Linda A. Jacobsen is vice president of U.S. Programs at PRB. She is a demographer with more than 30 years’ experience analyzing population trends and their implications for professional, policy, and media audiences. Her research has focused on family and household change, child and family well-being, and population estimates and projections. In partnership with the U.S. Census Bureau, Jacobsen leads several projects to increase knowledge and use of the American Community Survey (ACS) and to collect data-user feedback on ACS and decennial census products. She also directs PRB’s Center for Public Information on Population Research, funded by the Eunice Kennedy Shriver National Institute of Child Health and Human Development. Jacobsen has been a featured speaker on U.S. demographic trends at Harvard University's Program for Newly Elected Members of Congress, the Knight Center for Specialized Journalism, and many other professional meetings and conferences. She has served on the Census Bureau’s Scientific Advisory Committee, a National Academy of Sciences Panel on the ACS, and as chair of the Population Association of America (PAA) Committee on Government and Public Affairs. She currently chairs the board of directors of the Council of Professional Associations on Federal Statistics and serves on PAA’s Committee on Population Statistics. Jacobsen was elected a Fellow of the American Statistical Association in 2015, and is president-elect of the Southern Demographic Association for 2018. Before joining PRB in 2005, Jacobsen served as a senior executive and chief demographer for two leading marketing information companies; the research director at American Demographics magazine; and a faculty member at both Cornell University and the University of Iowa, where she conducted research and taught graduate studies in sociology and demography. Jacobsen holds master’s and doctorate degrees in sociology from the University of Wisconsin-Madison, and a bachelor’s degree in sociology from Reed College.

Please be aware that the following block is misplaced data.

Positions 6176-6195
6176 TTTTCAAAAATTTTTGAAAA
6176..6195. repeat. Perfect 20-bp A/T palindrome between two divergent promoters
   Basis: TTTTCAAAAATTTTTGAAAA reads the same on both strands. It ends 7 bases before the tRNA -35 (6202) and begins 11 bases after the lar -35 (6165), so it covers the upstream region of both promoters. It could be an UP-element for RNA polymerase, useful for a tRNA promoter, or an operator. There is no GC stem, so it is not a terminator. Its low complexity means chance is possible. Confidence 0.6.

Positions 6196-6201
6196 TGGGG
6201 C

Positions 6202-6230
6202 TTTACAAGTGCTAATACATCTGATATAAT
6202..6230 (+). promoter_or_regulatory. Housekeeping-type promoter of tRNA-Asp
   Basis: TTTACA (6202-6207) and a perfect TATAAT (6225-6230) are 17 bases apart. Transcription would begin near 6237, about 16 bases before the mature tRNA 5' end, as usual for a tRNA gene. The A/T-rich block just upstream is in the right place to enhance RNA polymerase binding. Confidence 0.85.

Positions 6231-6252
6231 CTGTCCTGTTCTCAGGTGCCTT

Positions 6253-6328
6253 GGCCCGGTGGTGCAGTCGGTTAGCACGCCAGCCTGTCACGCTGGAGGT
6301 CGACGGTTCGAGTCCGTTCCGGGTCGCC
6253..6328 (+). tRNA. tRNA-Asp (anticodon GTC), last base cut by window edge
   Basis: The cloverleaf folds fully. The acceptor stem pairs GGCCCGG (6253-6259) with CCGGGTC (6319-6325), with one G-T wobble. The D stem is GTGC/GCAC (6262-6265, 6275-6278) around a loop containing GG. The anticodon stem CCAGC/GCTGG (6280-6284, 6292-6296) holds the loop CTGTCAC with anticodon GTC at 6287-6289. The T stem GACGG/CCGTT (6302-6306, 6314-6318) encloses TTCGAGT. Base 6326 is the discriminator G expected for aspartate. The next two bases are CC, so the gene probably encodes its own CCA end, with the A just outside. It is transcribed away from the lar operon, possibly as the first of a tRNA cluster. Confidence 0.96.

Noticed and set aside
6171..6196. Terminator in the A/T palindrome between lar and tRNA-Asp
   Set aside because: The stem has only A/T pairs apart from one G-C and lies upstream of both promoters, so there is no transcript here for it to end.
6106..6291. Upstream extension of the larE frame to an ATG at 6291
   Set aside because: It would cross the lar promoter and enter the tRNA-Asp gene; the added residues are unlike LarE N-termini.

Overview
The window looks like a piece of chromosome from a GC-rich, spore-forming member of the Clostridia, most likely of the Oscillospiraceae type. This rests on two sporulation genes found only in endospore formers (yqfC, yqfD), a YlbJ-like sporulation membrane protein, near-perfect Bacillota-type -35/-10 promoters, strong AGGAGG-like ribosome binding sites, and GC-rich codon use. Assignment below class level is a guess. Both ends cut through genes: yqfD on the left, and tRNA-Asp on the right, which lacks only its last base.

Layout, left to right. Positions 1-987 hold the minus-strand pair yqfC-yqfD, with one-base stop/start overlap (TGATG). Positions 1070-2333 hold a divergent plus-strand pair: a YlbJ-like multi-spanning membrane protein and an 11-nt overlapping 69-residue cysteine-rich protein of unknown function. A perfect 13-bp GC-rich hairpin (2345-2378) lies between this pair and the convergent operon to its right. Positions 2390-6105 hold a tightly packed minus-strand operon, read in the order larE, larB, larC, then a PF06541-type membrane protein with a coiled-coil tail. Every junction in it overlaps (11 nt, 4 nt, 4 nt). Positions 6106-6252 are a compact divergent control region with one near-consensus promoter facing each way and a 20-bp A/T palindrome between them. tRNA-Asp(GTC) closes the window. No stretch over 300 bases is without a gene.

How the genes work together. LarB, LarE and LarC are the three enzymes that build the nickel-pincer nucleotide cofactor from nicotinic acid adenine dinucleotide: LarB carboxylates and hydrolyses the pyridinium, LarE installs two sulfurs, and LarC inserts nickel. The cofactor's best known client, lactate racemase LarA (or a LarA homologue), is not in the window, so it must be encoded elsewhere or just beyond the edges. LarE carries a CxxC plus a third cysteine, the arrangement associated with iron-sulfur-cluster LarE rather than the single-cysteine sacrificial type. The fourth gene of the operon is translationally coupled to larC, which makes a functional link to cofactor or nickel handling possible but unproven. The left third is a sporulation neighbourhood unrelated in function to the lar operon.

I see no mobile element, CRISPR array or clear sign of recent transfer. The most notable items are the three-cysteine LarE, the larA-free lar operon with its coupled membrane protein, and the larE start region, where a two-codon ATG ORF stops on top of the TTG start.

The Net Undercount of Young Children in the U.S. Census
In the 2010 U.S. Census, young children (ages 0 to 4) were more likely to be missed than any other age group, Census Bureau research shows. More than one in 10 young children were not counted in 2010, and the net undercount rate for young children (the percent of children who were missed minus the […
Appalachia’s Aging Population Signals Challenges Ahead
The Appalachian Region’s aging population may pose challenges “down the road” for local governments and community service providers, say the authors of a new Population Reference Bureau (PRB) report for the Appalachian Regional Commission. The Region’s share of residents ages 65 and older exceeds th…
The Appalachian Region: A Data Overview From the 2011-2015 American Community Survey
Appalachia’s unemployment and poverty rates remain above levels seen before the economic downturn of 2007-2009, suggesting an incomplete economic recovery, especially in many of the Region’s most rural counties, according to a new PRB report for the Appalachian Regional Commission.
Aging Baby Boomers to Face Caregiving, Obesity, Inequality Challenges
The aging of the baby boom generation could fuel a 75 percent increase in the number of Americans ages 65 and older requiring nursing home care, to about 2.3 million in 2030 from 1.3 million in 2010, the Population Reference Bureau (PRB) projects in this Population Bulletin.
PRB Appalachia Report Examines Jobs, Degrees
Appalachia's residents in their prime working years are less likely to be in the labor force or to hold college degrees than the U.S. population as a whole, but these and other demographic, health, and socioeconomic patterns vary widely within the region.
Appalachian Region Hit Hard by Recent U.S. Recession
Given the history of economic difficulties in the Appalachian Region, the Appalachian Regional Commission commissioned the Population Reference Bureau to analyze the effects of the recent recession on household wealth and economic well-being in the region.